Honors College Thesis

Oregon's Implementation of Coordinated Care Organizations: An Examination of the Changing Healthcare Structure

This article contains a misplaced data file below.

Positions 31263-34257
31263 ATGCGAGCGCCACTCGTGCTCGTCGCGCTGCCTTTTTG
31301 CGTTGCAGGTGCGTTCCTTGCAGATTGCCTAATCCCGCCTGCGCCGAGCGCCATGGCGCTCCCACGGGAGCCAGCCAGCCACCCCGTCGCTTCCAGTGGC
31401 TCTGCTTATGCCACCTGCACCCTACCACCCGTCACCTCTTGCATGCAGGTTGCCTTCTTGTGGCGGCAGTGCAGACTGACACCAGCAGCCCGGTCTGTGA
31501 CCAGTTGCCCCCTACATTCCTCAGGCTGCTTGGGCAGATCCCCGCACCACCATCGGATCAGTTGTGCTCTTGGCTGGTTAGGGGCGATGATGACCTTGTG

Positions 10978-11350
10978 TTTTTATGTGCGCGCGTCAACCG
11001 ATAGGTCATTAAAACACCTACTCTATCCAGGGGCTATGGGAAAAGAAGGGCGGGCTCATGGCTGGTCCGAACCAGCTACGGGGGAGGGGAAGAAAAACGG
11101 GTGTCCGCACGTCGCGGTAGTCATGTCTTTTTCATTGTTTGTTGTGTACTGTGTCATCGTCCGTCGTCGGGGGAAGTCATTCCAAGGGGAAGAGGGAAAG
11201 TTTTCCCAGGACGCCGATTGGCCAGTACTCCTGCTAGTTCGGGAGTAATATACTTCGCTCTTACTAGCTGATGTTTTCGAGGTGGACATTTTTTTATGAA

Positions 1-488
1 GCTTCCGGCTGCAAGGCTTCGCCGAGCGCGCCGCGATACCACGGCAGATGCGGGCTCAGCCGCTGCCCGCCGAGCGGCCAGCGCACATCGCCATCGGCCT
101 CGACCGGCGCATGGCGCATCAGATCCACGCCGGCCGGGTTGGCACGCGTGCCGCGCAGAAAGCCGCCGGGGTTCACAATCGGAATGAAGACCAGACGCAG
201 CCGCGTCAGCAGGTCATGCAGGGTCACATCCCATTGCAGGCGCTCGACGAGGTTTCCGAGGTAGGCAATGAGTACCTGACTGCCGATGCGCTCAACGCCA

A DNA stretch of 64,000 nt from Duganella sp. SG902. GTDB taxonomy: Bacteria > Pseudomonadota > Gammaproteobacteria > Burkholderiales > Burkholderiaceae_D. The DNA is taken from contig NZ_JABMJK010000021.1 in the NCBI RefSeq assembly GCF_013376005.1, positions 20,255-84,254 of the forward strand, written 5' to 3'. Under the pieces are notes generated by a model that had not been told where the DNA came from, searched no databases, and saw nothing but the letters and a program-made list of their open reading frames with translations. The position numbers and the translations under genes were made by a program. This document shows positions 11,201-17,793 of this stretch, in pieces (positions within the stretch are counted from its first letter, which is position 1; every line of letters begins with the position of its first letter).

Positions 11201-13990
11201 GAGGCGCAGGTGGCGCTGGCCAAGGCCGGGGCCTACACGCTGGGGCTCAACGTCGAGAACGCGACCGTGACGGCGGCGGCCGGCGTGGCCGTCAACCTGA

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  • Due to inefficiencies and unsustainable growth in health expenditures, a new approach needed to be taken in the realm of healthcare. There was a need to increase efficiency and value in order to achieve health outcomes. Hence, arose the concept of the Coordinated Care Organization (CCO). CCOs are seen as the next step in Oregon’s health care reform, a process that began over twenty years ago with the introduction of the Oregon Health Plan. CCOs focus on the fundamental IHI Triple Aim of improving access to healthcare, improving quality of healthcare, while reducing the costs of healthcare. Additionally, CCOs also stress community interaction. CCOs are to be governed by provider organizations, community members and financial stakeholders. As CCOs will serve all OHP enrollees, the impacted population seems clear, but it is important to note that this population is not stagnant. The covered population is expected to grow to 24% of the state’s population from the 17% that it currently covers. CCOs will be expected to not only provide these individuals with health coverage, while stressing efficiency and cost savings. This is a task that has seen many difficulties and problems but could result in huge rewards if accomplished correctly.
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